The Terracotta Warriors

Today was dedicated to the past history of the Shaanxi province. It started at the Bampo museum where the remains of a 6000 yo village were discovered by chance during the building of a new habitation area in 1956. The area was excavated and a lot of the village remains are on display in a large building protecting it. The museum is very well maintained and presented and it is interesting to see how China is carring about this site.

The next stop was the amazing Terracotta Warriors. The site is located 40 Km east of Xi’an and the way to the site looks quite bad with half constructed houses, roads in bad conditions, small shops and people everywhere, and from time to time a huge industrial complex with new habitation zones around.

The Terracotta Warriors site itself is in total contrast to the way leading to it. It is modern, extremely well maintained, with a huge commercial area full of restaurants and shops. The site is very big and the museum is 20 min. away from the commercial area. It is made of 4 large buildings, 3 are the pits with the warriors and one is a museum. Pit no. 1 is the largest and most impressive. Pit no. 2 and 3 are only partly excavated to preserve the remaining warriors because as soon as they are exposed to light they loose their color paintings. You really have to see it to understand the size and amount of work it took to build this army. Definitively one of the highlights of this trip. Here again we can see the efforts China is investing in preserving this site which is also a UN World Heritage site.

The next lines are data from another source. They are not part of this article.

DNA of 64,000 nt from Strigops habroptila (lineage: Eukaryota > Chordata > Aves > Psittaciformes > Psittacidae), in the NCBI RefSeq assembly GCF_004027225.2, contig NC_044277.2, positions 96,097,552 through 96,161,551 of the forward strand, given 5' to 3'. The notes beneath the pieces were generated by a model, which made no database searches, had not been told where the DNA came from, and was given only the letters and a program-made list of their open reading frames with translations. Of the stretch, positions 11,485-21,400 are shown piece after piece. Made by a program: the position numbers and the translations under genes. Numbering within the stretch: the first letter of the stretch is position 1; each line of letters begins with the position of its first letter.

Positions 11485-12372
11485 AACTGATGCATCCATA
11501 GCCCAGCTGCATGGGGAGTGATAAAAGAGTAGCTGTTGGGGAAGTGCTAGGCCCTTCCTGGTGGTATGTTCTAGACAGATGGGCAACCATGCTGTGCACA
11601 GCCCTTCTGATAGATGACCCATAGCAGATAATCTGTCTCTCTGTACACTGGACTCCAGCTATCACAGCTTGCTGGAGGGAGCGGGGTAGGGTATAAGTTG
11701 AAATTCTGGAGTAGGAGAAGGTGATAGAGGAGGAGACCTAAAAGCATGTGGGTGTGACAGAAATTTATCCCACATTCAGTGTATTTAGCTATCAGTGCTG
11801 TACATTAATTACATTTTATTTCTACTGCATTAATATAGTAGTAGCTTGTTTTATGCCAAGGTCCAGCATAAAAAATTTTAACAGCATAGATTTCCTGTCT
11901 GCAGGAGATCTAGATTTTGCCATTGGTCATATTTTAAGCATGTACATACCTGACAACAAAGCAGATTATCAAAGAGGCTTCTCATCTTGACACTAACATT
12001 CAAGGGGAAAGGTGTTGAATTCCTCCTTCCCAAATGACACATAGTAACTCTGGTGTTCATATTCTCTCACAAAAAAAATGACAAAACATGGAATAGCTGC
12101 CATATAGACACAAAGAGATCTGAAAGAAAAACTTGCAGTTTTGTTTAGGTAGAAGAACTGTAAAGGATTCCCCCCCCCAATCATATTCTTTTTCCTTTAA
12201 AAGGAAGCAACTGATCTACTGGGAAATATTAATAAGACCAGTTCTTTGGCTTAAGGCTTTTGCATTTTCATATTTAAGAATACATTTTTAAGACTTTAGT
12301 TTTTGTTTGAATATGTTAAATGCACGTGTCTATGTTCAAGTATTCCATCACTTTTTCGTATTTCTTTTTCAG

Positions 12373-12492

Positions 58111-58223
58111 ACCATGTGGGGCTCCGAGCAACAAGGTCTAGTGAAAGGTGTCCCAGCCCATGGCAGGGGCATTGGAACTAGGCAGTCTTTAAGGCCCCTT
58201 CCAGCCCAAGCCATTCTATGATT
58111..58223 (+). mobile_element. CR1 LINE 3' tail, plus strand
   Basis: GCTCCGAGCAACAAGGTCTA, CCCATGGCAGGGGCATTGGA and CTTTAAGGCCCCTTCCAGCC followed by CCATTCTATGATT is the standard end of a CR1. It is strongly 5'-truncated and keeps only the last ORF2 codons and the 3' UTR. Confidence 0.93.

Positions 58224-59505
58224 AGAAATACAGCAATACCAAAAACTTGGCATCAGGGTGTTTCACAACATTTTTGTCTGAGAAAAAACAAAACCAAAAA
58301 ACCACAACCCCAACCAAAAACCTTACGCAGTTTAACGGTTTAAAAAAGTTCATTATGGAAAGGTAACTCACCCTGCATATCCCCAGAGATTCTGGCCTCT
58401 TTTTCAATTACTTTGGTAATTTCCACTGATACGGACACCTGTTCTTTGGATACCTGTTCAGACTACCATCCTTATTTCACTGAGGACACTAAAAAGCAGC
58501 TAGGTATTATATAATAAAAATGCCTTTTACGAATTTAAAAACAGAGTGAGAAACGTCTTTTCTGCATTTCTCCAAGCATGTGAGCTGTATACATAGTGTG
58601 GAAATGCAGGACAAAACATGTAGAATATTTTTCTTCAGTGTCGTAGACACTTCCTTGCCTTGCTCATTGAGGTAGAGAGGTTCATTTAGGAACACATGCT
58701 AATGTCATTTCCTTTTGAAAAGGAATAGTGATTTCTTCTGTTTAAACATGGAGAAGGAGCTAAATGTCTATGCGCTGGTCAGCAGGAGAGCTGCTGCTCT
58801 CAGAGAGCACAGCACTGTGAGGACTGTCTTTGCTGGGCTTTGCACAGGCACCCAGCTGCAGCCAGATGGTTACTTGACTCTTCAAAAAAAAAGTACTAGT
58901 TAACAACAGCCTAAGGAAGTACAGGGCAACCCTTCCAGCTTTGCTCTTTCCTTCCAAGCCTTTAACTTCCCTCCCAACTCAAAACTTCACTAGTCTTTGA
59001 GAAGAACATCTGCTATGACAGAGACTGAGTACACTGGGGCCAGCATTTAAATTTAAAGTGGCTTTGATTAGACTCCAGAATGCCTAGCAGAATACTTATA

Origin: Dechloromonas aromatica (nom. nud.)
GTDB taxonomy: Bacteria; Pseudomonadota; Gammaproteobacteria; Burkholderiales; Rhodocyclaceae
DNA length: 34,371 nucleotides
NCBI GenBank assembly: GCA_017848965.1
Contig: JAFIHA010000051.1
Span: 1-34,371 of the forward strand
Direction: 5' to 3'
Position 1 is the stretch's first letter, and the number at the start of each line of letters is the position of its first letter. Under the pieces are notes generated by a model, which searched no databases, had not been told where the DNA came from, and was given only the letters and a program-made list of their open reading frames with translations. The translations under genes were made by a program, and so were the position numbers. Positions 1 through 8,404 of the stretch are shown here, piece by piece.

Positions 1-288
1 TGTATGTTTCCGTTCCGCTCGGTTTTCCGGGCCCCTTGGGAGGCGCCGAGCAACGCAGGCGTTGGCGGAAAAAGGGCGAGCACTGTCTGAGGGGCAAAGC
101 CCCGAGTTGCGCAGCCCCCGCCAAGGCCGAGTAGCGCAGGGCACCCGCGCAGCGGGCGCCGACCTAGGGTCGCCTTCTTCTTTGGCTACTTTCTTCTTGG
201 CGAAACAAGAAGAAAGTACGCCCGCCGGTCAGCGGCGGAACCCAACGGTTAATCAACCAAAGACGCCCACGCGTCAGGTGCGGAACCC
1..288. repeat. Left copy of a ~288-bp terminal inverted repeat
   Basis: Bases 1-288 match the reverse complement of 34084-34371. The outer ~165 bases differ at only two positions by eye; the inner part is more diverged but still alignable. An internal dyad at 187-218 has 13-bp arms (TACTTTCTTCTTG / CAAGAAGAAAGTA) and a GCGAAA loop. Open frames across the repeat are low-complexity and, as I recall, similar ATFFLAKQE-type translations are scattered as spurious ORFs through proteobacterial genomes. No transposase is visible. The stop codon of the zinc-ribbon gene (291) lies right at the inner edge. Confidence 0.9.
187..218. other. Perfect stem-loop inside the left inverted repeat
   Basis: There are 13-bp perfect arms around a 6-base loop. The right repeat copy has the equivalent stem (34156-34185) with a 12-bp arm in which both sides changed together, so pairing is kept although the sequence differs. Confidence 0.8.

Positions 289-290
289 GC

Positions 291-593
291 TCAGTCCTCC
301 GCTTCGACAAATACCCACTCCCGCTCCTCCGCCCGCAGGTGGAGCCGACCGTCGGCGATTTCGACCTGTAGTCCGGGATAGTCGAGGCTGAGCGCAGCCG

The next and last stop was the Big Wild Goose Pagoda of Xi’an. It is a beautiful, very tall, pagoda originally built in 652 during the reign of Emperor Gaozong of the Tang
Dynasty (618-907), it functioned to collect Buddhist materials that were
taken from India by the hierarch Xuanzang. I asked our guide how it survived the culture revolution and she said that the good thing is that it is still here. That’s one way to look at history. The pagoda was restored in 2004. It is the center of a large garden with small temples around it describing the ‘Pilgrimage to the West’ which brought Buddhism to China. The purpose of the pagoda was to keep and protect the writtings brought back from India and translate them from Sanskrit into Chinese.

Tomorrow we will spend the day in the old city of Xi’an and we will take the night train to Beijing. Stay tuned to hear more about our “Pilgrimage to Beijing”.

Cheers,

Les Dellus

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